Aim: To investigate the prognostic significance of hysterosalpingography carried out before one-sided gamete intrafallopian transfer for unexplained infertility.
Methods: Fifty-nine first gamete intrafallopian transfer cycles in 59 couples with unexplained infertility were evaluated in two groups: 30 women with a hysterosalpingogram carried out 1–6 months prior to gamete intrafallopian transfer procedure combined with diagnostic laparoscopy, and 29 women with a hysterosalpingogram carried out during any other interval up to 2 years. The outcome measures were biochemical pregnancy, clinical pregnancy, miscarriage, preterm delivery, and term delivery. Groups were compared using Student's t-test and chi-squared tests. Logistic regression was used to predict the effects of hysterosalpingography on subsequent fertility outcomes.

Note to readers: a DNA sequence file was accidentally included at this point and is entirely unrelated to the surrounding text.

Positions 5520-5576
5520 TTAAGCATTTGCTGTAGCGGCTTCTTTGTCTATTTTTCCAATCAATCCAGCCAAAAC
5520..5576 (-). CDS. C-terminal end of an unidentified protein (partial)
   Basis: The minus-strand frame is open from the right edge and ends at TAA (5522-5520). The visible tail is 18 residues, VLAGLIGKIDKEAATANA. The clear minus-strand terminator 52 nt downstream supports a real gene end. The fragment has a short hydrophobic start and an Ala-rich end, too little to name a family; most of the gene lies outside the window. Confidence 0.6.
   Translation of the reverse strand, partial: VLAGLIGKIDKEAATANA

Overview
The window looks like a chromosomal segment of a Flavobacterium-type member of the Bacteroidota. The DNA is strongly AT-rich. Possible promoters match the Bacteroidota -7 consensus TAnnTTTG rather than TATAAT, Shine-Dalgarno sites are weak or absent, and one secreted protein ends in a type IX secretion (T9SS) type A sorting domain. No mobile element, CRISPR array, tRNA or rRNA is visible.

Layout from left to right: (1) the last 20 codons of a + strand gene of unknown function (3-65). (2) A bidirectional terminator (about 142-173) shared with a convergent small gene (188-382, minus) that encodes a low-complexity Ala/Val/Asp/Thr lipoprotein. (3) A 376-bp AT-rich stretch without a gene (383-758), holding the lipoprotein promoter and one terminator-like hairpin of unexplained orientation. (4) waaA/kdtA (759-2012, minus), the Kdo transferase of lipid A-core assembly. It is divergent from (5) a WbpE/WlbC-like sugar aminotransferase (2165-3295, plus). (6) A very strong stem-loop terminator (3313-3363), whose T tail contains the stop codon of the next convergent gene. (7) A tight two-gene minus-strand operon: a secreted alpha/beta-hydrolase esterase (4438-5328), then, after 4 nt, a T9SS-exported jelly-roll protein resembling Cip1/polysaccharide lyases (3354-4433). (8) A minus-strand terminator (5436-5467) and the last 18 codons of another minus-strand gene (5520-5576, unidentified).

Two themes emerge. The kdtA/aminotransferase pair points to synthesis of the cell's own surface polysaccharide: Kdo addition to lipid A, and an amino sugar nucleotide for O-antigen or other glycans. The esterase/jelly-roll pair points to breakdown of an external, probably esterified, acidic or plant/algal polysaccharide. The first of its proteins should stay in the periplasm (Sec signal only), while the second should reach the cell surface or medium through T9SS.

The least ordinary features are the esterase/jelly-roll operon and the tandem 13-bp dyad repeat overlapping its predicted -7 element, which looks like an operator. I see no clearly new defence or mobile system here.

Results: Univariate analysis yielded no significant differences across groups regarding the baseline characteristics and outcome measures. When confounding factors were controlled, carrying out hysterosalpingography at some time before 6 months of gamete intrafallopian transfer was associated with 5.2- and 3.4-fold increased clinical pregnancy and term delivery rates, respectively.
Conclusions: An additional hysterosalpingography at most 6 months prior to gamete intrafallopian transfer procedure might improve fertility prospects. This effect could be attributed to proper selection of the fallopian tube for cannulation during transfer or some therapeutic effect of hysterosalpingography.